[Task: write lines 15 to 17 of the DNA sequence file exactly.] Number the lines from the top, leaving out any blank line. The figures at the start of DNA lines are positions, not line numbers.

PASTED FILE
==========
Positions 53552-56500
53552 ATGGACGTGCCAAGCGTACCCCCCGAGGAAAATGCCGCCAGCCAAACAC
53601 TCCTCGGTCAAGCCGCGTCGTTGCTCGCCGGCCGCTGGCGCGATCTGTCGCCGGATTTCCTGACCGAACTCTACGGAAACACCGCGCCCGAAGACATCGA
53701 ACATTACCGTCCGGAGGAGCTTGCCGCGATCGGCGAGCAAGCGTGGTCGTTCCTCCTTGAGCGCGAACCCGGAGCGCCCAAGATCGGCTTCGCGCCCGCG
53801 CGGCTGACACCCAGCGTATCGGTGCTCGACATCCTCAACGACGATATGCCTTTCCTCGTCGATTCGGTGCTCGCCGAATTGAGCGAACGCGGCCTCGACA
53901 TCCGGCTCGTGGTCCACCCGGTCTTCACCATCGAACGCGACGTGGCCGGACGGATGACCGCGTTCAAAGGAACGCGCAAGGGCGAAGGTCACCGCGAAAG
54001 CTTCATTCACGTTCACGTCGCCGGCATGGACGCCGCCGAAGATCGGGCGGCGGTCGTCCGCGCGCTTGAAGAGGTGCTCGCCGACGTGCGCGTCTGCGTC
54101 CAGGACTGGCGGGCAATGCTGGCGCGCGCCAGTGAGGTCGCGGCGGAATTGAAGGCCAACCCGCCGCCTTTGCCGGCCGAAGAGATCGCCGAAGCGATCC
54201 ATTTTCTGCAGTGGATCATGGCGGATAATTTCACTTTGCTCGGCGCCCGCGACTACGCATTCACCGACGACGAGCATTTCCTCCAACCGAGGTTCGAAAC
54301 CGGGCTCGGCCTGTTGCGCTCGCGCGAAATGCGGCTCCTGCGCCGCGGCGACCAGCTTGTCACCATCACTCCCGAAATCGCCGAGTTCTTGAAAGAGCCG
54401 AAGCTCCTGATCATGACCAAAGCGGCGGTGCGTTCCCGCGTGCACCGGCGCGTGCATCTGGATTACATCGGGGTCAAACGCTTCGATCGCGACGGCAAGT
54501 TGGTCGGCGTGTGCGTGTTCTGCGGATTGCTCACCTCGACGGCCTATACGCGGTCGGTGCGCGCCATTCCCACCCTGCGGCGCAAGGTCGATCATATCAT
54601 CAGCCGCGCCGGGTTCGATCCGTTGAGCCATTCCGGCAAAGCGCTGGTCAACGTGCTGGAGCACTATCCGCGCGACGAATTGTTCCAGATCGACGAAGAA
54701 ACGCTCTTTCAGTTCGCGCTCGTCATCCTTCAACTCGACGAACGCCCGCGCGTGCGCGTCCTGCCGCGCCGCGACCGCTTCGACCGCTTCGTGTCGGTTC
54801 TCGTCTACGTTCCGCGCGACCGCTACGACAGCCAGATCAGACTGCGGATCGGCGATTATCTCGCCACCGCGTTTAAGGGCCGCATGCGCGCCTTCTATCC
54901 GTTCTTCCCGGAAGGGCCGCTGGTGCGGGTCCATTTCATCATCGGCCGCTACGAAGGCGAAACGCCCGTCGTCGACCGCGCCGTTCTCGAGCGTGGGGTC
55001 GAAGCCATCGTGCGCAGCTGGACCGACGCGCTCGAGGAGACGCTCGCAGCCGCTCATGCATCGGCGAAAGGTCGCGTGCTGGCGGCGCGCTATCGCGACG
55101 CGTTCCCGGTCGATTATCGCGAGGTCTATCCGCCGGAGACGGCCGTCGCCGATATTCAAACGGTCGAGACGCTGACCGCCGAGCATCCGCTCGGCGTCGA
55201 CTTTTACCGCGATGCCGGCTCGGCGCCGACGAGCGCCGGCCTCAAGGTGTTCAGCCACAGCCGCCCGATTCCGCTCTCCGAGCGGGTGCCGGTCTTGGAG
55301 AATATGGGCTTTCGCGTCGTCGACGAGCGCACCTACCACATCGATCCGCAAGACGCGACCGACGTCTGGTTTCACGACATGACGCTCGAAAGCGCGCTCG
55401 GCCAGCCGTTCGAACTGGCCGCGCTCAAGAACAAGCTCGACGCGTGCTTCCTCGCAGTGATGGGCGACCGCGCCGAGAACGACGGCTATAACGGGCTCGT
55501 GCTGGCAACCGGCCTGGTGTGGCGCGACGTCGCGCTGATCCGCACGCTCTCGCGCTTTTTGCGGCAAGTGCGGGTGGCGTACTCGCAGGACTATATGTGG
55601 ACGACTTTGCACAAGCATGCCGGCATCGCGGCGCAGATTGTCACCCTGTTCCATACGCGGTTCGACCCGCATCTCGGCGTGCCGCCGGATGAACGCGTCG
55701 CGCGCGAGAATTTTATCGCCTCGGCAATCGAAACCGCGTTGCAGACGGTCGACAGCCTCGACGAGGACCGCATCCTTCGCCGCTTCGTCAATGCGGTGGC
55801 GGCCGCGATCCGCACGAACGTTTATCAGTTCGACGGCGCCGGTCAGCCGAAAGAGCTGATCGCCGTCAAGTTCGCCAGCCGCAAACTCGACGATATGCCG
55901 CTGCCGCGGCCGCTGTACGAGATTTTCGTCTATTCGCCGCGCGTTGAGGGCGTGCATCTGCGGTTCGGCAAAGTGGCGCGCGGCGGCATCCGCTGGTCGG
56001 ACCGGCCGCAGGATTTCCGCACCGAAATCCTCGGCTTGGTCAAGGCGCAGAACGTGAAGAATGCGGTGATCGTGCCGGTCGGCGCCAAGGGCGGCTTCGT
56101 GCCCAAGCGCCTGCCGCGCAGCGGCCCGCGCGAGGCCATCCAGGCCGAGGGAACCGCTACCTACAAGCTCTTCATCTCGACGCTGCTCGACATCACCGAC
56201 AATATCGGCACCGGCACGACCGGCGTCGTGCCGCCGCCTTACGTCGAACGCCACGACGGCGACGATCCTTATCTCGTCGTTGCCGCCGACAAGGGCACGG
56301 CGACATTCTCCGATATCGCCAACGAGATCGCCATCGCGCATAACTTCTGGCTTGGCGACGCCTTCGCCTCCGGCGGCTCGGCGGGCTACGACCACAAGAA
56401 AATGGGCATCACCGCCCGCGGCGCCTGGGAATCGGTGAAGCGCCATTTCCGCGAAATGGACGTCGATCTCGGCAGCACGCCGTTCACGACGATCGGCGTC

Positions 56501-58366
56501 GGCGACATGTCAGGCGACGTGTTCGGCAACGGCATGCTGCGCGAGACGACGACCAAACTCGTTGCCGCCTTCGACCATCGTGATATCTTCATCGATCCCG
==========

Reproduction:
54801 TCGTCTACGTTCCGCGCGACCGCTACGACAGCCAGATCAGACTGCGGATCGGCGATTATCTCGCCACCGCGTTTAAGGGCCGCATGCGCGCCTTCTATCC
54901 GTTCTTCCCGGAAGGGCCGCTGGTGCGGGTCCATTTCATCATCGGCCGCTACGAAGGCGAAACGCCCGTCGTCGACCGCGCCGTTCTCGAGCGTGGGGTC
55001 GAAGCCATCGTGCGCAGCTGGACCGACGCGCTCGAGGAGACGCTCGCAGCCGCTCATGCATCGGCGAAAGGTCGCGTGCTGGCGGCGCGCTATCGCGACG